Richard’s greatest weaknesses and his greatest strengths are on display in this week’s episode as Pied Piper’s CEO now has the daunting task of dealing with the two new staffs he acquired from Sliceline and Optimoji.
And that’s because, despite his title, Richard isn’t actually a good leader. He lacks the fundamental people skills and outward confidence required to gain the trust and loyalty of strangers.
Having already aborted his opening remarks to his new team halfway through by vomiting in front of the entire office in the previous episode, now he’s nursing a bloody nose from walking into the glass wall of his office. Jared still believes in him, though. He encourages Richard to “lead with passion” and integrate the Sliceline and Optimoji teams because “A unified team will save us time in the end.”
Meanwhile, Dinesh has bought a Tesla while Gilfoyle, never one to pass up an opportunity to knock him down a peg and crush his happiness, reminds him how the car immediately depreciates in value and that Dinesh hasn’t necessarily decreased his carbon footprint because most electricity sources still aren’t green. After deflating Dinesh’s enthusiasm, to add insult to injury, Gilfoyle has purchased his own greener and much cheaper electric…um…vehicle…I guess:
To rub it in further, Gilfoyle steals Dinesh’s superior parking space with it, which goads Dinesh into a race for the space that ends in the Tesla getting into an accident and Dinesh having to pay for repairs he can’t afford.
But Dinesh isn’t the only one with bills they can’t afford. In Jian Yang’s efforts to prove Erlich is dead so he can then pass off a fraudulent will bequeathing Erlich’s house and incubator to him, Jian Yang is passing off cremated pig ashes as his former rival’s remains. If he can prove Erlich’s dead, he can take ownership of his 10% stake in Pied Piper as well.
Unfortunately, Jian Yang didn’t do his homework and has made no effort to look into any next of kin. And he must first settle all claims against the estate and pay all Erlich’s outstanding bills. Because Erlich was not a particularly responsible person, Jian Yang realizes he may have just inherited all of Erlich’s debt.
Gavin Belson’s got smaller problems. His new Signature Box doesn’t have his real signature on it because his signature looks bad.
A handwriting expert says Gavin’s signature suggests he’s a sociopath, so Hooli’s CEO holds a competition to have employees try to make the best signature. The one ultimately elected — or erected — the winner has a rather silly and inevitably embarrassing flaw that goes completely under Gavin’s radar.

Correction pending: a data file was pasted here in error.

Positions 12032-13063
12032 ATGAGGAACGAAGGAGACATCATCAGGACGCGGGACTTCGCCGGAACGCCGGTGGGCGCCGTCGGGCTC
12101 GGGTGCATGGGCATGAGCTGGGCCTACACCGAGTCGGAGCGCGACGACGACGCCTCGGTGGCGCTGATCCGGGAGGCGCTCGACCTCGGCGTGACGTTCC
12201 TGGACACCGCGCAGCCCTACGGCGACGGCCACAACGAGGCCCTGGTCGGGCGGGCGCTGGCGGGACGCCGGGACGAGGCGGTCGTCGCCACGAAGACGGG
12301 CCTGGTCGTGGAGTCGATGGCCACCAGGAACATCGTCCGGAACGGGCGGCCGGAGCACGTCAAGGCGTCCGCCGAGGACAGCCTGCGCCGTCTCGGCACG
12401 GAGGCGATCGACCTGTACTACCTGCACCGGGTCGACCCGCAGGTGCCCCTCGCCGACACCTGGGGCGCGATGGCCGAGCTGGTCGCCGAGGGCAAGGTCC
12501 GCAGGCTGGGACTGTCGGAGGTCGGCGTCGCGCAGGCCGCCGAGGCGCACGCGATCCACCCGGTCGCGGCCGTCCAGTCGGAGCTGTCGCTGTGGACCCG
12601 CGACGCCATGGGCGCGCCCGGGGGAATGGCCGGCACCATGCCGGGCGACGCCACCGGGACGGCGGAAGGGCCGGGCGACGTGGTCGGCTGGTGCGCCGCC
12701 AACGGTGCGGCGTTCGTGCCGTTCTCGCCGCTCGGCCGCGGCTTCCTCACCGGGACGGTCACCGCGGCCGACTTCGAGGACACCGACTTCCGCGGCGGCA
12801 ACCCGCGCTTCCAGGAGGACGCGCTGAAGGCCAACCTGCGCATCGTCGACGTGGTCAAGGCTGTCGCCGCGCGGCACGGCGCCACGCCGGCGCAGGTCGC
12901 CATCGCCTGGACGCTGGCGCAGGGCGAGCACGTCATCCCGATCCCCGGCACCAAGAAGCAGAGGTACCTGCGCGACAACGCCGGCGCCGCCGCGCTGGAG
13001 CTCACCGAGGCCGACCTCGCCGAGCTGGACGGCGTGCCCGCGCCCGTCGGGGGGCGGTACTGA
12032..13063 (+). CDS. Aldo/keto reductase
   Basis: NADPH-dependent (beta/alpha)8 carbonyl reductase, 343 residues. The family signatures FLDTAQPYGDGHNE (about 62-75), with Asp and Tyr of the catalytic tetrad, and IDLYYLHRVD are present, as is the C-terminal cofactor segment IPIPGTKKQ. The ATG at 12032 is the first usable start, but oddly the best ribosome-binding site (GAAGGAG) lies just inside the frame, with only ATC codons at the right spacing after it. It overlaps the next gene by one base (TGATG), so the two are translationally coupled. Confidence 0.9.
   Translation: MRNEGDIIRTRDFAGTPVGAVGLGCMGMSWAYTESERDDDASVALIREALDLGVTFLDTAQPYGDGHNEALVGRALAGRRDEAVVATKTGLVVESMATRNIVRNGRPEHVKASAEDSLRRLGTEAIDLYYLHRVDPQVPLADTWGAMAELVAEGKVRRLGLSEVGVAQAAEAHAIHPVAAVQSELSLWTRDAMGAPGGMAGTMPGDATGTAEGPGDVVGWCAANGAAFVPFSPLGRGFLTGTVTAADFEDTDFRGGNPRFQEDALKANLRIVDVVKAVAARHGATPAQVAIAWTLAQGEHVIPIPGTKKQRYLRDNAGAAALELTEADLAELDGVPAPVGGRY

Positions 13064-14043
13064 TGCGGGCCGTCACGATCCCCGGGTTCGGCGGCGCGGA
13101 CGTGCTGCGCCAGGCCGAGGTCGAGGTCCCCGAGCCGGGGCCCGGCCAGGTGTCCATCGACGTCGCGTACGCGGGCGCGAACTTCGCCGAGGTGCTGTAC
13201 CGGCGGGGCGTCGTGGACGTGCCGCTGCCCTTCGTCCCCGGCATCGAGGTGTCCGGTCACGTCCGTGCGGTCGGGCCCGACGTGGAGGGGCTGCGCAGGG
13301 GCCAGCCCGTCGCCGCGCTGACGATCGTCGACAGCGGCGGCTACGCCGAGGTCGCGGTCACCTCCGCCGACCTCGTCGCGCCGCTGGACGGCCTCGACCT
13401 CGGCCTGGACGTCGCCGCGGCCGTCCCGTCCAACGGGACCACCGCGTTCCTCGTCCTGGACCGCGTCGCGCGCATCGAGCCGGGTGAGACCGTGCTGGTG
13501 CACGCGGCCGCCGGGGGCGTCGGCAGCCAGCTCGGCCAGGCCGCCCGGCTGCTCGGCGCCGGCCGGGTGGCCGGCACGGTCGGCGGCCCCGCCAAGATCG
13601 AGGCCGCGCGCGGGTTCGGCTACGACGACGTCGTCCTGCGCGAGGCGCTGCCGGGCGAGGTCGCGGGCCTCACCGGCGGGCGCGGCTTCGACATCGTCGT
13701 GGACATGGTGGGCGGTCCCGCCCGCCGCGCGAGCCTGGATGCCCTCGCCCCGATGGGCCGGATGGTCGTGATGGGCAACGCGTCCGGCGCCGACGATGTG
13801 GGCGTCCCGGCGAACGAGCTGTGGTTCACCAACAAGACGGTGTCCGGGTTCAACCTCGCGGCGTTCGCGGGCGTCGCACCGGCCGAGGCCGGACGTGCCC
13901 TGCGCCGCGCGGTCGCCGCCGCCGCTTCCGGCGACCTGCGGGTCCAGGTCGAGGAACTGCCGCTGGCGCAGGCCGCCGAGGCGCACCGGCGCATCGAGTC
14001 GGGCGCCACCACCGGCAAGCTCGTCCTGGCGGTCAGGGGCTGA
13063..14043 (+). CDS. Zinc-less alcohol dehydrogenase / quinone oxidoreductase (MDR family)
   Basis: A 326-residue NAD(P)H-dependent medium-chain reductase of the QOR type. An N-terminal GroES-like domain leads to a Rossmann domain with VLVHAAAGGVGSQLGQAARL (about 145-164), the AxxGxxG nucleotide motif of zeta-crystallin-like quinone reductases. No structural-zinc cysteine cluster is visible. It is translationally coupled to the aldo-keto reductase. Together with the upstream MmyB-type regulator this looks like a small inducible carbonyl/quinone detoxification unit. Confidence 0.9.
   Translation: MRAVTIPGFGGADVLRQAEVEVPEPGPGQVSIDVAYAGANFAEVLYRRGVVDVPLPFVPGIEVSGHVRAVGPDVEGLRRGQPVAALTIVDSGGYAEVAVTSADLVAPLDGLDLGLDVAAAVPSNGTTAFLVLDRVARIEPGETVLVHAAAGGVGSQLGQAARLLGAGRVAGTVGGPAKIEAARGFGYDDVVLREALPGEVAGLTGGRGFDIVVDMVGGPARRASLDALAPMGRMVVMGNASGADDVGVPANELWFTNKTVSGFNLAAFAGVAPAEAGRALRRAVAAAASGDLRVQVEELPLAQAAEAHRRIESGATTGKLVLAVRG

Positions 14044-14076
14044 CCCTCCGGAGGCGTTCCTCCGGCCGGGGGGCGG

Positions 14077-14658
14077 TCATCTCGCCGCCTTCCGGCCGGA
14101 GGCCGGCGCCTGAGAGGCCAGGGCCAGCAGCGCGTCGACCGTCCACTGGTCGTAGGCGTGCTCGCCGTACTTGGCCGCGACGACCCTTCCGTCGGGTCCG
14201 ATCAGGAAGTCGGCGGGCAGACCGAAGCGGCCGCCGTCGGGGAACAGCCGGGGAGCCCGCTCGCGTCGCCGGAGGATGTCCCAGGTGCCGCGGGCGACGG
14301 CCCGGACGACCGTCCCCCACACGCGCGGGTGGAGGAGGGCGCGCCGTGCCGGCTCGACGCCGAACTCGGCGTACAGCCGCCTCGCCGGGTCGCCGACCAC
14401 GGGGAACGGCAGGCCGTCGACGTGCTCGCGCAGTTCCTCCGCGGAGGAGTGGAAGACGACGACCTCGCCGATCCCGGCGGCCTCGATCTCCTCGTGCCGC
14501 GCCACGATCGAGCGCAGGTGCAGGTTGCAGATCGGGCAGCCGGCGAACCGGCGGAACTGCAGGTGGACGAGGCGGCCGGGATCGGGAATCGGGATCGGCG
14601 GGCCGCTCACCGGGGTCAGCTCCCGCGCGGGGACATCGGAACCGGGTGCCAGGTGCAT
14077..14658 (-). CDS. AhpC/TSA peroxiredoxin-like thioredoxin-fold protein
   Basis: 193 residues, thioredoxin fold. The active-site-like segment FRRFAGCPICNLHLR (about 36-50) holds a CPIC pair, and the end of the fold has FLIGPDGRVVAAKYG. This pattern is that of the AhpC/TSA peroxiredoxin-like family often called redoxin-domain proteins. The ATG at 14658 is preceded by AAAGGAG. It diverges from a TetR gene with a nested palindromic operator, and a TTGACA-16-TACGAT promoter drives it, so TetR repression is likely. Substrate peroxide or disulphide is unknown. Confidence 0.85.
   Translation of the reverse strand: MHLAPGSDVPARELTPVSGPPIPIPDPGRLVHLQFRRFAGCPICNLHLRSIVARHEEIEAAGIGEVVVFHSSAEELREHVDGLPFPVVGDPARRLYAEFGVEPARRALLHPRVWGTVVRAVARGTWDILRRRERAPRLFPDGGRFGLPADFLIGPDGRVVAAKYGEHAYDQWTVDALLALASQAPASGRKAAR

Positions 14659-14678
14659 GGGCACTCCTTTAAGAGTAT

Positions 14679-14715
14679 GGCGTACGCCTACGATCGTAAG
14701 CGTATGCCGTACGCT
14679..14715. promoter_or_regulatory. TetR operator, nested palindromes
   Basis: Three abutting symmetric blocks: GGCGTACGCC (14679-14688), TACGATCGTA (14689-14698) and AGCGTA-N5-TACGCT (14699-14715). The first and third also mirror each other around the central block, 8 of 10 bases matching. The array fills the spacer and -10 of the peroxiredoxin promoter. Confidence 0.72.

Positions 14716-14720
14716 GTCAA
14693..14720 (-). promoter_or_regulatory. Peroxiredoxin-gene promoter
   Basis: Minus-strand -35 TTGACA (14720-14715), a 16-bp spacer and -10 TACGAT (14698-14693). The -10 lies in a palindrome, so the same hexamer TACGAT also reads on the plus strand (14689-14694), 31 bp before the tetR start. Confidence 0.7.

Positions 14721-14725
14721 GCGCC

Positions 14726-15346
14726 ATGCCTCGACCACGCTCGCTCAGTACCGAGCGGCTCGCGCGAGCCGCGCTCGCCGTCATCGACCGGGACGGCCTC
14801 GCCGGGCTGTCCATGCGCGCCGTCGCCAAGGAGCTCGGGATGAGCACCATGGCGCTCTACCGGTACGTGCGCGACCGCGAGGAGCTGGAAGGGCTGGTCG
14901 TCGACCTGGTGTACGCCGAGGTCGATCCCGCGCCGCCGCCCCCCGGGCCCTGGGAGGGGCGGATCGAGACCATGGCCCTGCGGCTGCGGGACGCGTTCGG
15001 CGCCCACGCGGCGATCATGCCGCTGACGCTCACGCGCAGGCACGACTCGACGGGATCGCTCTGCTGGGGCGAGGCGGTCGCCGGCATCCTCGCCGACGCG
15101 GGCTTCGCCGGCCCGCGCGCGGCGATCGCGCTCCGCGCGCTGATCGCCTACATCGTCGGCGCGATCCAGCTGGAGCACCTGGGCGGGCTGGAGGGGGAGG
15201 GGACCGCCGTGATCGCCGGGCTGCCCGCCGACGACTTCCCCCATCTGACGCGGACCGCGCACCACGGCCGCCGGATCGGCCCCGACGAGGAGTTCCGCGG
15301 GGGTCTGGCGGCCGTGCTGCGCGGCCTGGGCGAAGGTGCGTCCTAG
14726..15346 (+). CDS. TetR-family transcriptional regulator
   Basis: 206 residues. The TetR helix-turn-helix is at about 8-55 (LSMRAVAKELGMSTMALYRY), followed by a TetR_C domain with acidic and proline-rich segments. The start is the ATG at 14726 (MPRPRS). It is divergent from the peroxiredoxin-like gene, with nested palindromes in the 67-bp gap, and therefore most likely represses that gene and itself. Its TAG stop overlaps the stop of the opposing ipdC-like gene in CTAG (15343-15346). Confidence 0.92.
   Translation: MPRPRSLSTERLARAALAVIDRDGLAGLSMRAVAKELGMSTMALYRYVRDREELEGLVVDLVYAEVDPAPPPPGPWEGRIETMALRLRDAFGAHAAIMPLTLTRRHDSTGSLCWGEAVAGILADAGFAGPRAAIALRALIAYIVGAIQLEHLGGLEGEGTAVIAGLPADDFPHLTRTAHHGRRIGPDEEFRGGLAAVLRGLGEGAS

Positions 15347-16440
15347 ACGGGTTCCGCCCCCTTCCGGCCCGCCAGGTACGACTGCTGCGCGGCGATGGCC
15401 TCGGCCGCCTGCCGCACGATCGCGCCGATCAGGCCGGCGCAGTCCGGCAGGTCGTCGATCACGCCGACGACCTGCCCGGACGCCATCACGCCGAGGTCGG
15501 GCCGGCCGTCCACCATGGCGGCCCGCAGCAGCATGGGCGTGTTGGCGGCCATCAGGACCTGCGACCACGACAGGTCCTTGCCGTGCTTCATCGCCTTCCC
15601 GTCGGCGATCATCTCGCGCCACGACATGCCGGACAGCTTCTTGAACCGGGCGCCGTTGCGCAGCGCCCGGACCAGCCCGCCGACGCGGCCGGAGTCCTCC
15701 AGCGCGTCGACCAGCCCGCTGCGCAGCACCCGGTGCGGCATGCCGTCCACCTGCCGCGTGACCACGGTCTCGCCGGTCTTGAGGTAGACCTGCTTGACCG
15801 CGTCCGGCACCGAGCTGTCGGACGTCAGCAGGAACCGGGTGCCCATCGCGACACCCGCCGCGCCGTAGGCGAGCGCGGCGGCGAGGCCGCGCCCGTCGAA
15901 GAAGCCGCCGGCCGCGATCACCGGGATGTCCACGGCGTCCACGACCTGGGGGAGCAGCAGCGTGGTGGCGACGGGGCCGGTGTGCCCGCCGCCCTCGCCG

Richard’s in no better shape though while Pied Piper’s offices remain firmly divided between “Sliceline guys” and “Optimoji guys.” The two teams are doing good work but their lack of cohesion is causing serious setbacks. Each team also has their own culture that doesn’t mesh well with that of the other team.
And because the Sliceline guys know they were only acquired as a means of recruiting the Optimoji guys, that too is a source of tension. Richard briefly thinks he’s smoothed the waters by agreeing to Sliceline’s demand to allow them to bring their dogs to work. But now Pied Piper is full of dogs, which brings a whole slew of new problems. Richard can’t win, and the two teams are now united, but united against him.
It’s then that Richard delivers a half decent speech. But it’s too late and his entire new staff leaves. Speeches have never been Richard’s strength. Richard’s true strength has always been, when faced with insurmountable pressure and near-certain doom, thinking outside the box and just sitting down to code all by himself. Richard is like Captain Kirk that way, always turning “death into a fighting chance to live.”
Much like Richard’s first flash of brilliance that won TechCrunch in the Season 1 finale, he once more becomes the crazed lone coder grabbing success from the jaws of total defeat one keystroke at a time.
Word gets out, and it’s such a spectacle to behold that all the Sliceline and Optimoji teams come back to watch Richard single-handedly doing the work that would have taken both teams four days in a fraction of that time. This makes believers of the new staff and unifies Pied Piper.
This was another strong episode. Silicon Valley always knows how to take Richard out of his comfort zone and force him to find his own way to rise above his obstacles. And, while it’s always fun to watch Pied Piper’s CEO fall on his face, every once and awhile it’s nice to see him be truly extraordinary to remind us why we should root for him in the first place.
For so long, Pied Piper was just a couple of nerds living and working out of Erlich’s house. Now it truly feels bigger than that. Richard now commands, and is responsible for, dozens of employees, most of whom haven’t been his long-time friends. And that opens up whole new doors of story possibilities, as does the presence of a Hooli spy in their midsts.
Jian Yang’s increased role this season feels like a nice change of pace in this post-Erlich era. And Gavin’s storyline was so perfectly Gavin.
My only real nitpick with the episode is that Dinesh And Gilfoyle feel kind of useless to the company lately. While the entire rest of the staff walked off, Dinesh and Gilfoyle contributed nothing in their absence.
The show certainly gives them their moments like Gilfoyle hacking the smart fridges last season, but two episodes into the new season and we’ve only seen them continuing their sibling rivalry dynamic without actually pulling their weight when it comes to the larger success of Pied Piper. Those characters need to start doing something.
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